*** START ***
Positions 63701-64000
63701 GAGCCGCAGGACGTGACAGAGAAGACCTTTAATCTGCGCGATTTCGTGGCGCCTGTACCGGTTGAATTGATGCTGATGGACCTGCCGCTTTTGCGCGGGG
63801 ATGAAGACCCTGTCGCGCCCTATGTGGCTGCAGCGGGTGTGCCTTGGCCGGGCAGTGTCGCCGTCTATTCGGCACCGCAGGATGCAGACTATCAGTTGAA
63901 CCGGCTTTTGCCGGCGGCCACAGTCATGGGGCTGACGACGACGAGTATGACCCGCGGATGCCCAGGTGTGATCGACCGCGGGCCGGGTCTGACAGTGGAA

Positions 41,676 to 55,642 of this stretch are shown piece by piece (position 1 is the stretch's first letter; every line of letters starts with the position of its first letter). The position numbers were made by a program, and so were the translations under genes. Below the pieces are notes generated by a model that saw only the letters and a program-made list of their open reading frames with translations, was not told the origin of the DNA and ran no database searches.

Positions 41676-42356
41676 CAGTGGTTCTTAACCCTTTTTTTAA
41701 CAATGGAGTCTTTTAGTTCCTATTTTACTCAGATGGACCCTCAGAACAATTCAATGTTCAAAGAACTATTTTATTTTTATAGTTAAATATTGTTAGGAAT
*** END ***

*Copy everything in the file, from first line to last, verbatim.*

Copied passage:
Positions 63701-64000
63701 GAGCCGCAGGACGTGACAGAGAAGACCTTTAATCTGCGCGATTTCGTGGCGCCTGTACCGGTTGAATTGATGCTGATGGACCTGCCGCTTTTGCGCGGGG
63801 ATGAAGACCCTGTCGCGCCCTATGTGGCTGCAGCGGGTGTGCCTTGGCCGGGCAGTGTCGCCGTCTATTCGGCACCGCAGGATGCAGACTATCAGTTGAA
63901 CCGGCTTTTGCCGGCGGCCACAGTCATGGGGCTGACGACGACGAGTATGACCCGCGGATGCCCAGGTGTGATCGACCGCGGGCCGGGTCTGACAGTGGAA

Positions 41,676 to 55,642 of this stretch are shown piece by piece (position 1 is the stretch's first letter; every line of letters starts with the position of its first letter). The position numbers were made by a program, and so were the translations under genes. Below the pieces are notes generated by a model that saw only the letters and a program-made list of their open reading frames with translations, was not told the origin of the DNA and ran no database searches.

Positions 41676-42356
41676 CAGTGGTTCTTAACCCTTTTTTTAA
41701 CAATGGAGTCTTTTAGTTCCTATTTTACTCAGATGGACCCTCAGAACAATTCAATGTTCAAAGAACTATTTTATTTTTATAGTTAAATATTGTTAGGAAT